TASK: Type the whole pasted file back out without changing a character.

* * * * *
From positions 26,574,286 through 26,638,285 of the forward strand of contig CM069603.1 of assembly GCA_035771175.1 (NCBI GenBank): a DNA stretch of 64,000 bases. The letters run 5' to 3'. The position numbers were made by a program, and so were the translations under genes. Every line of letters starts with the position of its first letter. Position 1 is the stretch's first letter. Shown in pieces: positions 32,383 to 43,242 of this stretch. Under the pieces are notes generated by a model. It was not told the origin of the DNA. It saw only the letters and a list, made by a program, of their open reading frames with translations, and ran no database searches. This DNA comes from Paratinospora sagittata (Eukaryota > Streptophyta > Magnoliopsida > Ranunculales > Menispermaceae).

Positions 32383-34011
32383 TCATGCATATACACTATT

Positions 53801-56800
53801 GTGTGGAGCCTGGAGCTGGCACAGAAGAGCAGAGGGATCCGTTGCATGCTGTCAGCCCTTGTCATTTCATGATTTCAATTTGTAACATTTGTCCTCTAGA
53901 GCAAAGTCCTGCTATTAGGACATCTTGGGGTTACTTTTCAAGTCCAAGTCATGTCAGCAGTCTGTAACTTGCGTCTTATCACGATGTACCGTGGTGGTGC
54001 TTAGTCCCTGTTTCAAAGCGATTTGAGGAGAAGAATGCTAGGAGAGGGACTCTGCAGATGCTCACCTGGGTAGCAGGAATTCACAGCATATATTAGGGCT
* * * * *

From positions 26,574,286 through 26,638,285 of the forward strand of contig CM069603.1 of assembly GCA_035771175.1 (NCBI GenBank): a DNA stretch of 64,000 bases. The letters run 5' to 3'. The position numbers were made by a program, and so were the translations under genes. Every line of letters starts with the position of its first letter. Position 1 is the stretch's first letter. Shown in pieces: positions 32,383 to 43,242 of this stretch. Under the pieces are notes generated by a model. It was not told the origin of the DNA. It saw only the letters and a list, made by a program, of their open reading frames with translations, and ran no database searches. This DNA comes from Paratinospora sagittata (Eukaryota > Streptophyta > Magnoliopsida > Ranunculales > Menispermaceae).

Positions 32383-34011
32383 TCATGCATATACACTATT

Positions 53801-56800
53801 GTGTGGAGCCTGGAGCTGGCACAGAAGAGCAGAGGGATCCGTTGCATGCTGTCAGCCCTTGTCATTTCATGATTTCAATTTGTAACATTTGTCCTCTAGA
53901 GCAAAGTCCTGCTATTAGGACATCTTGGGGTTACTTTTCAAGTCCAAGTCATGTCAGCAGTCTGTAACTTGCGTCTTATCACGATGTACCGTGGTGGTGC
54001 TTAGTCCCTGTTTCAAAGCGATTTGAGGAGAAGAATGCTAGGAGAGGGACTCTGCAGATGCTCACCTGGGTAGCAGGAATTCACAGCATATATTAGGGCT